Last month the US Federal Trade Commission cleared the plan by Google to buy DoubleClick. While expressing concern about the privacy implications of the deal, the US authority said that aspect could not be considered in its review. European antitrust authorities, who hold the same view, are set to rule on the matter later this year after the European Commission in November launched a probe, arguing that the merger "would raise competition concerns." According to Cornelia Kutterer, from the European consumers association BEUC, which is partly funded from EU coffers, many ordinary cybersurfers overestimate the level of privacy they enjoy on-line.
Read more: Privacy, Double Click and Google
Jobs did not pocket the profit from the 120,000 stock options he exercised in 2007, Apple said in the regulatory documents. The options — granted to Jobs for his service on Apple's board of directors — were set to expire in August 2007 so he exercised them and held on to all of the shares. Under a reimbursement agreement, the company repays him for the expenses of operating his private plane when it is used for company business, an arrangement that cost Apple $776,000 in 2007, according to the filings.
Read more: Funny Business at Apple Inc.?
The Apache Web server, which powers most active sites on the Web, has 135,916 lines of code, with a defect rate of 0.14 bugs per 1,000 lines. Three have been fixed, seven have been verified, and 12 remain. The PostgreSQL database system contains 909,148 lines of code, with a 0.041 defect rate. A few projects, including the Free Software Foundation's glibc or Gnu C Library, even have gotten the defect count down to zero.
Read more: Better Software: Proprietary Or Open Source
While much has been made about MySQL's open-source model -- MySQL CEO Marten Mickos said the deal validated open source as a "superior way of building software and developing a business" -- King said Sun's interest in the company was "less about open source than developing a stronger middleware and services organization." Realizing the importance of the database to growing numbers of businesses, Sun opted to buy its own offering rather than partnering with the likes of Oracle, he added.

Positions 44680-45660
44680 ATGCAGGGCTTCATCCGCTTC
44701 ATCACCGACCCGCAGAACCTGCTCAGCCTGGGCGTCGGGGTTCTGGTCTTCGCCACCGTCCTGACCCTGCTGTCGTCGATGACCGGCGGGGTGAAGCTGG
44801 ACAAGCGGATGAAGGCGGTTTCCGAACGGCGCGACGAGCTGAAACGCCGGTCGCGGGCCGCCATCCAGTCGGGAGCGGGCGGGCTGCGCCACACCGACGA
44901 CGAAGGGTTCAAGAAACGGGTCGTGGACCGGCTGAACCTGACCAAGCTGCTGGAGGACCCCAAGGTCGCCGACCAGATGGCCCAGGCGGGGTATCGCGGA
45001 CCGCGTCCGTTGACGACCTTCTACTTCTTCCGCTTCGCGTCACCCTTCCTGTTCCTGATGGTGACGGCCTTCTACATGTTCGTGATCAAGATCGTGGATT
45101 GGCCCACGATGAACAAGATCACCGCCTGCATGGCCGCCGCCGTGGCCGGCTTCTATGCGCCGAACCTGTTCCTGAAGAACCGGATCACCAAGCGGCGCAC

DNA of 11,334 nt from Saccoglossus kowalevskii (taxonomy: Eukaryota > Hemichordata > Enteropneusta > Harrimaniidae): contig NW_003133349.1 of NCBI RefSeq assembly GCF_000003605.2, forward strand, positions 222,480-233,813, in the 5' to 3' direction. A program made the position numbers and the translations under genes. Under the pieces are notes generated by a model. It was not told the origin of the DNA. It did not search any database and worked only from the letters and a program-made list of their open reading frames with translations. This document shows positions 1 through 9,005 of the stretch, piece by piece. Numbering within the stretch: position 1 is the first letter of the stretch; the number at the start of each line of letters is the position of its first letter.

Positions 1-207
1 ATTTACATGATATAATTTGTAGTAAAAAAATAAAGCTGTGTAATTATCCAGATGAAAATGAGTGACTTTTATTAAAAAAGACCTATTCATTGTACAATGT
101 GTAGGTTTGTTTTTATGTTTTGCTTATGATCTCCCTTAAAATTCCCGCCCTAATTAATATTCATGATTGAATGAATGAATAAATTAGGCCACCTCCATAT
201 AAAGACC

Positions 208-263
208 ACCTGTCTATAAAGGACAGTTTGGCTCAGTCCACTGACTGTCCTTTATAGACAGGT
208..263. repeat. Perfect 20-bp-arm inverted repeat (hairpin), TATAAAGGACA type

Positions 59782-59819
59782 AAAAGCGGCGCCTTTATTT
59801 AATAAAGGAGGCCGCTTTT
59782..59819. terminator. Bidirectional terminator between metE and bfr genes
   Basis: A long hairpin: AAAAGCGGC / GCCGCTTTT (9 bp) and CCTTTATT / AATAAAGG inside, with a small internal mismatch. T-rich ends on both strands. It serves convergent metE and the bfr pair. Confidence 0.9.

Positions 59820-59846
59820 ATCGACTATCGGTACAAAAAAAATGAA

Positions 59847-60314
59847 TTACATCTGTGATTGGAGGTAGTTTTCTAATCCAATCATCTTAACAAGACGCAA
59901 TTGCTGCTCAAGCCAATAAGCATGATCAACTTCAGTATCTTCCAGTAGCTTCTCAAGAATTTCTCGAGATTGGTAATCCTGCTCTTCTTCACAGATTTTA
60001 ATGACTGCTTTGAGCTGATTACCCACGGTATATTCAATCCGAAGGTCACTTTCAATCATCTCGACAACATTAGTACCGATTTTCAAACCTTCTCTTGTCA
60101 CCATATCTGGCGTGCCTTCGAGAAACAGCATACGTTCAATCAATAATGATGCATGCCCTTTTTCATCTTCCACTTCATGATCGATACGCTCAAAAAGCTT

Read more: Acquisition of Open Source Database
Yahoo’s collaboration is appalling, and Yahoo is not the only American company helping the Chinese government repress its people. Microsoft shut down a blogger at Beijing’s request. Google, Yahoo and Microsoft censor searches in China. Cisco Systems provided hardware used by Beijing to censor and monitor the Internet. These companies argue that it is better for the Chinese people to have a censored Internet than no Internet. They say that they must abide by the laws of the countries they operate in. But the Chinese Constitution guarantees freedom of speech, the press, association and assembly. Those guarantees may be purely symbolic, but these companies — which loudly protest Chinese piracy of their intellectual property — have not tried to resist. What they are resisting are efforts in Congress that could help them stand against repressive governments.
Read more: Yahoo, Google and Microsoft Don't Love You
Several of the 77 companies presenting this time have been tackling the problem of taking video quality to the next level. It's quite possible to send high-definition video over the Internet, but the cost of doing it at scale is daunting, because it requires about 40 times the bandwidth of a YouTube-quality video. Asankya's solution deals with a fundamental problem of the Internet, which wasn't designed for transfers of HD-size files. Under regular Internet protocols, all the little parts that make up a file take the same route over the network, even if that path becomes congested during the transfer. Asankya's Hypermesh service, which it is previewing at the show, can send individual parts of a large file over different routes, then reassemble them in the right order.
Read more: Video on the Web